There are a lot of sites out there designed for spelling practice. I thought it would be helpful to create a “The Best…” list to narrow them down a bit.
For English Language Learners, and for others, the best spelling sites are ones that offer audio and also use the words in the context of sentences. Websites that offer both are the most highly-rated on my list. And, of course, they have to be free to be here, too.
You can also find links to the sites here, and to many other spelling related resources, on my website under Spelling.
Here are my ranked choices of The Best Spelling Sites (that are best for English Language Learners):
Number thirteen is Catch The Spelling. It’s a series of games specifically geared towards English Language Learners.
Number twelve is the Alpha-Bot game. It’s a nice game where you first listen to the word spoken and then have to find the correct letters to spell it. I probably should place it a little higher on the list, but I learned about this game after I completed this post, and was just too lazy to change the rankings :).
Number eleven are spelling quizzes from The Interlink Language Center. They’re simple exercises, but there are a lot of them.
Number ten is Kidspell. There are a ton of spelling games, and you can also easily create ones using your own spelling lists. However, they’re not offered in context and there’s no audio pronunciation.
Number nine is Word Sort from Houghton Mifflin. In addition to providing audio, it has the added feature of challenging students to look for word patterns. However, the words are not used in sentences.
[This one may be permanently off-line, but I'm leaving it on this list just in case it starts working again]Number eight is Spellbee!, a spelling game where, after you register, you choose a player to compete with in a spelling contest. Each player chooses from a variety of words and challenges their opponent online to correctly spell the word that is spoken to them in the context of a sentence. It’s a pretty neat concept and, though the text-to-speech software it uses is definitely not top-tier, it’s still a game students would enjoy playing and would be accessible to Intermediate English Language Learners. It’s quite easy for players to register very quickly. There’s also a slightly more complicated registration process that students and teachers can use in order for teachers to monitor student progress.
Number seven is Spin and Spell. It’s an excellent spelling and vocabulary-building exercise for ELL’s. Images and audio are provided, and players select the categories they want to use. It, too, however, doesn’t use the words in sentences.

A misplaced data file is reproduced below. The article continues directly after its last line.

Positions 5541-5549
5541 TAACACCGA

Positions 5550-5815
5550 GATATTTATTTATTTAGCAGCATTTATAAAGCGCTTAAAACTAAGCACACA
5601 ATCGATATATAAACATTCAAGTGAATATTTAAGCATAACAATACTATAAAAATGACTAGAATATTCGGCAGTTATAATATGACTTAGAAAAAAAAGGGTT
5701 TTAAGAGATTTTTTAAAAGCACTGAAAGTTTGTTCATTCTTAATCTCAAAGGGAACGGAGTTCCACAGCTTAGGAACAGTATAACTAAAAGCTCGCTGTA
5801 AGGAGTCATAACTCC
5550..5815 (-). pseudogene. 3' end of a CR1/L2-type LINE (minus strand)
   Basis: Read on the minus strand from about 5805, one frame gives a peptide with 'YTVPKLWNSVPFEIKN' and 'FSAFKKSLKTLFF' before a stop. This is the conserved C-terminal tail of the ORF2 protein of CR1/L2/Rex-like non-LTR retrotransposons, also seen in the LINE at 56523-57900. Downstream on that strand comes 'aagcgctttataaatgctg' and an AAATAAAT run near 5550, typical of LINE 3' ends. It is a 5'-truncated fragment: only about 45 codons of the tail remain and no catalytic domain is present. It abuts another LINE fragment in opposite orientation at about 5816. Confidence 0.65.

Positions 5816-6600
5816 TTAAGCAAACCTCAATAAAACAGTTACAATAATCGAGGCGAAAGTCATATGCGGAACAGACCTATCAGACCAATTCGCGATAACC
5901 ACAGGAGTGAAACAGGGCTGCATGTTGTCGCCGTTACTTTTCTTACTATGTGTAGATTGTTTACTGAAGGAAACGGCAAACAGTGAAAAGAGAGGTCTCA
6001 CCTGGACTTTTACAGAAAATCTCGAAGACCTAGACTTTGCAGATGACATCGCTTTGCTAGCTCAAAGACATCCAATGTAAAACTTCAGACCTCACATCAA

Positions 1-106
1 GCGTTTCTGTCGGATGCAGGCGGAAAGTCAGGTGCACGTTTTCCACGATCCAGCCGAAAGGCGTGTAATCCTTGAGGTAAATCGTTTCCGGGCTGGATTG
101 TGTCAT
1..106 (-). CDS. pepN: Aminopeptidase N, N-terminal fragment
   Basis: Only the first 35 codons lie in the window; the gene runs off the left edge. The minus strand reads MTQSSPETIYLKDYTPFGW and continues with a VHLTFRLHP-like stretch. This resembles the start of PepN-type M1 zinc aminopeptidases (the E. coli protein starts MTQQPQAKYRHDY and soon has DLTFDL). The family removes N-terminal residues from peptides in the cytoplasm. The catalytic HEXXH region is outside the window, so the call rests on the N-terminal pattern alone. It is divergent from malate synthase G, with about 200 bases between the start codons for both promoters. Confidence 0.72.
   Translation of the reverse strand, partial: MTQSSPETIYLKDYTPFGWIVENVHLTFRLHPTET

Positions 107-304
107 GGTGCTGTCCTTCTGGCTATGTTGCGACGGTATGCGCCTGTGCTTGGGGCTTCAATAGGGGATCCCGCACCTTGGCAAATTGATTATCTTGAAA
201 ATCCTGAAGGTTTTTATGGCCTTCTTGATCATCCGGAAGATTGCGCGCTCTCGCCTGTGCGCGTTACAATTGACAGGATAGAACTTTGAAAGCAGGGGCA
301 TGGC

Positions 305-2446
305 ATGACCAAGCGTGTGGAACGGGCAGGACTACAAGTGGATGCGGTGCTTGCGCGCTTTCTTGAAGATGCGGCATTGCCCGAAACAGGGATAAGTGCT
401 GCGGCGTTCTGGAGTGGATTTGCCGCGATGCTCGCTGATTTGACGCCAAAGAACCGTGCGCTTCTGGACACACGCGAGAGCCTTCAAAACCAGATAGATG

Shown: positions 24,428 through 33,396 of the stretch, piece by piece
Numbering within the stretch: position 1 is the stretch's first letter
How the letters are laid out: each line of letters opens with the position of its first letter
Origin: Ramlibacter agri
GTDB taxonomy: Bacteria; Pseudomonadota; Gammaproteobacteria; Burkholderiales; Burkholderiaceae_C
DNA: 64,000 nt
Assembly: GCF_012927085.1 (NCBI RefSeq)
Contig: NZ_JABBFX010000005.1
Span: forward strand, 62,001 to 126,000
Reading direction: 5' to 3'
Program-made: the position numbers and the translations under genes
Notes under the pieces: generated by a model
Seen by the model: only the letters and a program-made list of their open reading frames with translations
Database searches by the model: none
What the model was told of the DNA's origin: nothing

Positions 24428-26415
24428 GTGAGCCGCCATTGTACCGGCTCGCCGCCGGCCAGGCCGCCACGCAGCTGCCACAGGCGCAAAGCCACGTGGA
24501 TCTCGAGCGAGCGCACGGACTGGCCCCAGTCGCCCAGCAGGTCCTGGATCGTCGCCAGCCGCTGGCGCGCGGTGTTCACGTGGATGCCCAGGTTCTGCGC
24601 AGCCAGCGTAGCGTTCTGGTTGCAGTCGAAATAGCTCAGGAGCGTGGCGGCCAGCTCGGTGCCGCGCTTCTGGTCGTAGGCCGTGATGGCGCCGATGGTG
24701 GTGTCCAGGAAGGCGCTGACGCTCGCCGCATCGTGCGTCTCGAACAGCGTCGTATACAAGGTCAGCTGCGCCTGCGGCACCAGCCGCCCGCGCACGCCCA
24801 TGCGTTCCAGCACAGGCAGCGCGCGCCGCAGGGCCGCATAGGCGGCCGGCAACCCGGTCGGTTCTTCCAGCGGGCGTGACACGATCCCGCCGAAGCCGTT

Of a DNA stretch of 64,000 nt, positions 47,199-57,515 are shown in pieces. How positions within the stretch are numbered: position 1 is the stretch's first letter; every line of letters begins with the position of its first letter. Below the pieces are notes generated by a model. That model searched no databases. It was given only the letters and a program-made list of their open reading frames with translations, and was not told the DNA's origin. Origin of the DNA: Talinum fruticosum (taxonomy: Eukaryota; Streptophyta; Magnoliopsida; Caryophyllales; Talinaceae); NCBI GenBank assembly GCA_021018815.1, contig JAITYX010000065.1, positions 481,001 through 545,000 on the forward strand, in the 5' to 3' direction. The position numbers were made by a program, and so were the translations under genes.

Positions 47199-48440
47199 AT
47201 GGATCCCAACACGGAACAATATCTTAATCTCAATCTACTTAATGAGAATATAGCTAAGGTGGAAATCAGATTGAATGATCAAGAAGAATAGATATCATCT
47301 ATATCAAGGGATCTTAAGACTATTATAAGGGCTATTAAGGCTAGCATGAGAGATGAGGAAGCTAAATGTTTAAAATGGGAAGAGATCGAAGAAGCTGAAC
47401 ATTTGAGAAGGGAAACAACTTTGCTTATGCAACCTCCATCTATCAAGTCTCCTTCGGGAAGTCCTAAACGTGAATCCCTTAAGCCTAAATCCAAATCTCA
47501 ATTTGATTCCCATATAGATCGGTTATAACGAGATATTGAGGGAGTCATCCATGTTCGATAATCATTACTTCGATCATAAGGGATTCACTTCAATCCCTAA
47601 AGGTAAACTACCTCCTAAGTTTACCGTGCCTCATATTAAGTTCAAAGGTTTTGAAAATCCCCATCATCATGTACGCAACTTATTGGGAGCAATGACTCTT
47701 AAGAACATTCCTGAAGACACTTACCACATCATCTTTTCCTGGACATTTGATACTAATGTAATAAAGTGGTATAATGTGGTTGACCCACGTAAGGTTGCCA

Number six is Spellits, an excellent site from the BBC. It provides some direct instruction in spelling patterns — using audio and text — and has a number of games that provide the same level of support.
I don’t think that Spelling Bees different schools and communities sponsor are particularly healthy or educational for kids. However, there are several online versions that I think would work well with ELL’s. I’m ranking Spelling Bee: The Game at number five. It has lots of great features. The only it’s missing, though, is that it appears like you can’t pick your level of difficulty.
Number four is no longer working.
Number three is the Visual Thesaurus Spelling Bee. You don’t have to register to play, and it automatically adapts to your spelling ability. It remembers which words you got right and wrong and quizzes you periodically on words at your spelling level that you spelled incorrectly in the past. A human voice, and not a computerized one, says the words. Plus, it shows you a diagram of similar words. It doesn’t give you a sentence example using the word, but I guess you can’t have everything…
Number two is The Spelling Bee from Annenberg Media. Not only does it let you pick your level of difficulty, provide audio support, and give the words in context, but the context is not just in a sentence — it tells you a story.
(I’ve posted about Tutpup several times, and must have had a “brain freeze” when I forgot to include it originally in this list. Thankfully, Steven Roberge kangirsuk reminded me about it. I’ll just quote how he described it, and you can also look at my previous posts on it:
Students must spell words that are spoken to them. The activity is a multi-player game. There are 5 levels of difficulty. Teachers can create class accounts, so they can monitor the progress and statistics of their students.)
Spellzone is a new interactive site to learn and practice…spelling. It has practice activities, games, and I especially like that the words are grouped based on spelling patterns — plus, they have audio, too! The only negative, and it’s a big one, is that the words are not used in sentences.
The British Council has just unveiled a new feature on their site called Speak And Spell. It has lots of interactives.
Though I wish they had a different name (I’m not fond of focusing attention to IQ tests and scores), Big IQ Kids does look like a good free site for students to practice spelling. It provides the word in the context of a sentence, provides synonyms, and even the “rules.” Plus, it provides audio support for all written text.
Spell is from The British Council. It has interactives for ELLs about…spelling.
As always, feedback is welcome.